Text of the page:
Dynamic Programming – Minimum Number of Coins


This is the third post in Dynamic Programming – Online Classes.

This is another article which demonstrates the usage of dynamic programming to solve a different problem in hand. To learn the basics of dynamic programming check my first article on dynamic programming.

Purpose of the post

The purpose of this article is to solve another problem using dynamic programming, this is a very famous interview question which is asked in multiple interviews. So without wasting any time, let us jump into the problem and ways to solve the same.

Find minimum number of coins which result in a given sum

We are given few denominations of coins, we can use each denomination as many number of times as we want and arrive to a given sum of money. For e.g. we are given denominations 1, 3, 5, 6, 7 and we have to arrive to 100 rupees. Then what is the minimum number of coins which can build up a sum of 100 rupees.

Assumption:The array of denominations is in ascending order. If not you can sort it by any of the sorting algorithms listed here
Also, the denominations are integral.

This question is a classic example of bottom up approach and we will try to solve this using dynamic programming. I am sure this is not very tough and will not be a lengthy article.


We start with calculating the minimum number of coins which can get a sum 1. Then using this information we calculate the minimum number of coins to get a sum 2 and so on. Similarly we can reach to the sum we desire.

Dynamic Programming Solution

As discussed in the previous articles the dynamic programming is a tabular bottom up approach, where we need to find a repetitive sub problem. Here if I try to define the sub-problem what would it be?

Let us say that we have an array of denominations D[a1, a2, a3, …., ai-1, ai, …, an-1, an]. And we are calculating the sum Sk.

Our task is to find the biggest coin which is smaller than Sk. Now suppose we find a coin ap from the denominations array which is the biggest coin smaller than Sk. This means we have already achieved a sum of ap and we only need to achieve the difference Sk – ap.

The way we are solving it, we have already calculated the minimum number of coins required for all the smaller sums. This means that the minimum number of coins required to achieve Sk – ap is already known to us.

Hence the minimum number of coins required to achieve Sk is 1 + the minimum number of coins required to achieve Sk – ap.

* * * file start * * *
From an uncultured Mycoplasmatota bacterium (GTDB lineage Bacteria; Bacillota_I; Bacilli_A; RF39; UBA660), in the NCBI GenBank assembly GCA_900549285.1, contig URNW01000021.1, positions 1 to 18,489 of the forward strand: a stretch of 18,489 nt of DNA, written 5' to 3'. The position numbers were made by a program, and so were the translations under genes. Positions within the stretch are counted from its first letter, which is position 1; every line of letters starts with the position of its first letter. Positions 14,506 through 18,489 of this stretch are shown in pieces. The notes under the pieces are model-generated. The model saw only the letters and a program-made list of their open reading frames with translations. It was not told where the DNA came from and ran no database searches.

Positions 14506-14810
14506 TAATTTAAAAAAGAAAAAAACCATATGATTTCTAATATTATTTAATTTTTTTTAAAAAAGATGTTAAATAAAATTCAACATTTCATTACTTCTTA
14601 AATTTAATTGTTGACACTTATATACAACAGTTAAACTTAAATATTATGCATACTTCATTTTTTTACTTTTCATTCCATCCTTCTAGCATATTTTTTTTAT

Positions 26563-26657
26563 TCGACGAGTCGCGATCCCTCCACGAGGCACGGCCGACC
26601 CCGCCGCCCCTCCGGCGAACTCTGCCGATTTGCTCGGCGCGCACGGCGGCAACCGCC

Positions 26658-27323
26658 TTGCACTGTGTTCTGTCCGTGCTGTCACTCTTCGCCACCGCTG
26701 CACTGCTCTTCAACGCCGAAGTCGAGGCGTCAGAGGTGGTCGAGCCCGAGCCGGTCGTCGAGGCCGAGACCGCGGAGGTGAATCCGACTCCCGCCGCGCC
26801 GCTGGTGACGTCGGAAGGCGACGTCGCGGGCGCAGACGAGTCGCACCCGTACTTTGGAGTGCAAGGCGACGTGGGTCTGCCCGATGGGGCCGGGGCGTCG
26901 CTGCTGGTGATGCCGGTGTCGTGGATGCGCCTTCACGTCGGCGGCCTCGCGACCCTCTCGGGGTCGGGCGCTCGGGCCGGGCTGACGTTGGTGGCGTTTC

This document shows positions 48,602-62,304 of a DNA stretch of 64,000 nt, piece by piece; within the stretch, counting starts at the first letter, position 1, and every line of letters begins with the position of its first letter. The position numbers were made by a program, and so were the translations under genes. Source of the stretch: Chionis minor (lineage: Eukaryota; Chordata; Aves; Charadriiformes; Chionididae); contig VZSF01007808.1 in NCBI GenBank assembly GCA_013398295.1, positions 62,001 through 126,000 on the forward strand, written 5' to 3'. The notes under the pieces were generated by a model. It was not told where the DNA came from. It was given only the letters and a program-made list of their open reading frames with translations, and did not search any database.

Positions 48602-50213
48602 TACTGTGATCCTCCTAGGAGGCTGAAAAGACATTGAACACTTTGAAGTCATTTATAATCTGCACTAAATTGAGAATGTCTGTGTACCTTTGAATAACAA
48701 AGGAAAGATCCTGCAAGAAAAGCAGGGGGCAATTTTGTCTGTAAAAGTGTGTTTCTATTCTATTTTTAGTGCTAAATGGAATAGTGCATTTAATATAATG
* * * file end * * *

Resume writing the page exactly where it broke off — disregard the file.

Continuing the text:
Let us write the pseudo code for the same:


In all the problems we solve with dynamic programming, I find it better to define the running time complexity in the following notation O(O(P), O(Q)), where the algorithms mostly have to perform two different types of task. One is called pre-processing and the other is the actual task.

For example, in our present example, building the table an calculating the minimum number of coins required for all the sum is the pre-processing task. After that if I come to you with a bunch of numbers and ask you to give me the minimum number of coins for each one of them, it would be just a look up which can be performed in constant time. If you notice, then this kind of approach may cost a lot for the first query, but for subsequent queries the cost is constant time or O(1).


Hence O(P) is the complexity of the pre-processing and O(Q) is the complexity of subsequent sub-queries. If O(P) takes 1000 seconds and O(Q) takes 1 second each, then over a span of around 5000 queries, the overall cost would be 6000 seconds and that would result in 6000/5000 = 1.2 seconds per query, if the number of queries increases then over a period of time the cost would be 1 second per query, and that would be desirable result.

This process is called amortization, where we amortize the cost of a certain operation and apply a minimal charge to all the consumers. To give a real world example, consider a car renting business, the owner of the business has invested a lot of money in the beginning assume $10000 per car and he has 10 cars. Now if tourists arrive to the city, they would definitely not buy a car for their stay of 10 – 15 days, they would prefer to get something at a cheaper rate. So they approach this car renting service and hire a car for $200 per day. So if a car is hired for 50 days the cost of the car is recovered and the next subsequent hire would be earning a profit.

Hence, amortization is good when we have a huge query set to be executed and the pre-processing doesn’t cost that much which we can’t recover even with maximum numbers of expected queries.